Monitor Your Meter
It's time to check inside you rmeter box. It's usually infront of the house near the curb. Lift the cover aside to expose your water meter. Flip open its hinged lid. It is not uncommon to have dirt in the box due to wind and rain. Don't worry, this does not affect the proper operation of your meter. Simply brush it aside to read the meter face.
With all of the faucets (inside and outside) shut tightly, mark the test-needle by laying a straight-pin or toothpick exactly on top of it.
A half hour later, check the dial again. If the test-needle has moved and no one has used any water you probably have a leak and should do some more investigating.
To determine if the leak is inside or outside the house, locate the main shut-off valve (usually at the front of the house underneath an outside faucet). If the dial moves while the main house valve is turned off, you probably have an underground houseline leak. Inspect along a straight line between the meter and the house valve for surface water or a wet or super-greenspot.
Note: Leaks that may occur intermittently (like a running toilet, irrigation system leak or faulty swimming pool fill valve) will not always continuously register at the meter. These are all early steps you can take to locate the problem your self before calling a plumber or leak detection specialist.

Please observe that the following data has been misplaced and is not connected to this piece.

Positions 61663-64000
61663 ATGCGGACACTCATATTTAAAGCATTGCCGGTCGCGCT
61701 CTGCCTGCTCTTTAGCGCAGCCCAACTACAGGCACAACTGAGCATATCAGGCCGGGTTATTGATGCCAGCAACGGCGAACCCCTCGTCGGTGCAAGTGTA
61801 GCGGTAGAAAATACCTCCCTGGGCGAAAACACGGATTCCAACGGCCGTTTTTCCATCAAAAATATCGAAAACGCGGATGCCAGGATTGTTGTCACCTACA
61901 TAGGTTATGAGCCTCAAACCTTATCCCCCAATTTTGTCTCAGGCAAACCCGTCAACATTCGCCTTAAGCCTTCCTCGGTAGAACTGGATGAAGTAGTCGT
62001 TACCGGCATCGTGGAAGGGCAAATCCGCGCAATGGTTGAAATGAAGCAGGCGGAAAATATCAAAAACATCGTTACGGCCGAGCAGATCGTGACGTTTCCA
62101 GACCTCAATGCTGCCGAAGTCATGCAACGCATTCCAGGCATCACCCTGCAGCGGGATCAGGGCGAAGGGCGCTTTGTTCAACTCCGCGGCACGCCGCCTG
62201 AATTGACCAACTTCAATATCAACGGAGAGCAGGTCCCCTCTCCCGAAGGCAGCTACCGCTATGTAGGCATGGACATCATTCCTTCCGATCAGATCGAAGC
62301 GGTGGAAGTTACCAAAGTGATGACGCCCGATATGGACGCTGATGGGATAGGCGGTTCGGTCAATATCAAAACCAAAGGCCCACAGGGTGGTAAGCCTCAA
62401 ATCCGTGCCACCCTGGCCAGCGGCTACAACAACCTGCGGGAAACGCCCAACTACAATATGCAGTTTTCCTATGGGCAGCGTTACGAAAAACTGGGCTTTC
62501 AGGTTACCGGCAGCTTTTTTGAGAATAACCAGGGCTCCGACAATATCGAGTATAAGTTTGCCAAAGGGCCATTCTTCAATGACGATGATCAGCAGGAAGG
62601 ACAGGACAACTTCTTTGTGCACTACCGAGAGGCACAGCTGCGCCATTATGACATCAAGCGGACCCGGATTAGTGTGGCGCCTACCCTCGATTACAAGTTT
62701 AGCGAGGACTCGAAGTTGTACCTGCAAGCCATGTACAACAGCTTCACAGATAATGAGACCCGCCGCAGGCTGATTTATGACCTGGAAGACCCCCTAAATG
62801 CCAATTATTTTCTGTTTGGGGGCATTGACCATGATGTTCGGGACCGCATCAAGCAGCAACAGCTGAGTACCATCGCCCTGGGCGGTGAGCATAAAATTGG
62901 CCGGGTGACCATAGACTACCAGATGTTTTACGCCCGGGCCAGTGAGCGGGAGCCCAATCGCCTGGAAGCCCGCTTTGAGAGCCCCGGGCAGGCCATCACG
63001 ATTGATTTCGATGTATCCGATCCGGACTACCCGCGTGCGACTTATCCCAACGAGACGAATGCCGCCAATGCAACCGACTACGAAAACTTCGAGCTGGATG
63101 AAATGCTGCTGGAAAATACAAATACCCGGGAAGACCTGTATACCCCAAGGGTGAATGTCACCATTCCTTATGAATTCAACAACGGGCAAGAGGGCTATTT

Read Your Meter - Often!
One way to find out the “why“ of high water consumption is to determine the “what” and “when” consumption is occuring. Read your meter every day or every week and keep a log of the readings. Is your consumption consistent or is it higher on some days? If your sprinkler system has a timer, read the meter the day before and the day after an irrigation cycle. How much water is going into the garden? How does that compare to the days without irrigation?
You may routinely put new washers in the faucets and fix any leaks you can see inside the house and around the yard but do you have any invisible leaks?